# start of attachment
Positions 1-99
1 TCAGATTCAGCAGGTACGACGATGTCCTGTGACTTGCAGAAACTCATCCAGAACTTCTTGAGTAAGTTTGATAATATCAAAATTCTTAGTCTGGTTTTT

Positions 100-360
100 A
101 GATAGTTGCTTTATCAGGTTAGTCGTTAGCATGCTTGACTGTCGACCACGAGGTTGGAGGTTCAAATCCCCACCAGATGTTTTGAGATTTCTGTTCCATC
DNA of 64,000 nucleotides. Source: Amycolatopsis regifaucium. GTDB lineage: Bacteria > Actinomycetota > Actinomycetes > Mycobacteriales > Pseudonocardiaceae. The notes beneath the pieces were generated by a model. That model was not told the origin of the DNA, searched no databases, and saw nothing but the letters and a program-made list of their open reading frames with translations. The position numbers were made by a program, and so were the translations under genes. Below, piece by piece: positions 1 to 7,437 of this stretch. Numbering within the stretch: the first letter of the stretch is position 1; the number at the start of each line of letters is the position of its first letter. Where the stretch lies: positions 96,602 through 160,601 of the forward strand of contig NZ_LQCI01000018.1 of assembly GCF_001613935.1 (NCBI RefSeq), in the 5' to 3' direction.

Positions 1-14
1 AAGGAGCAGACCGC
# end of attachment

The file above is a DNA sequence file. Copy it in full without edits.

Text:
Positions 1-99
1 TCAGATTCAGCAGGTACGACGATGTCCTGTGACTTGCAGAAACTCATCCAGAACTTCTTGAGTAAGTTTGATAATATCAAAATTCTTAGTCTGGTTTTT

Positions 100-360
100 A
101 GATAGTTGCTTTATCAGGTTAGTCGTTAGCATGCTTGACTGTCGACCACGAGGTTGGAGGTTCAAATCCCCACCAGATGTTTTGAGATTTCTGTTCCATC
DNA of 64,000 nucleotides. Source: Amycolatopsis regifaucium. GTDB lineage: Bacteria > Actinomycetota > Actinomycetes > Mycobacteriales > Pseudonocardiaceae. The notes beneath the pieces were generated by a model. That model was not told the origin of the DNA, searched no databases, and saw nothing but the letters and a program-made list of their open reading frames with translations. The position numbers were made by a program, and so were the translations under genes. Below, piece by piece: positions 1 to 7,437 of this stretch. Numbering within the stretch: the first letter of the stretch is position 1; the number at the start of each line of letters is the position of its first letter. Where the stretch lies: positions 96,602 through 160,601 of the forward strand of contig NZ_LQCI01000018.1 of assembly GCF_001613935.1 (NCBI RefSeq), in the 5' to 3' direction.

Positions 1-14
1 AAGGAGCAGACCGC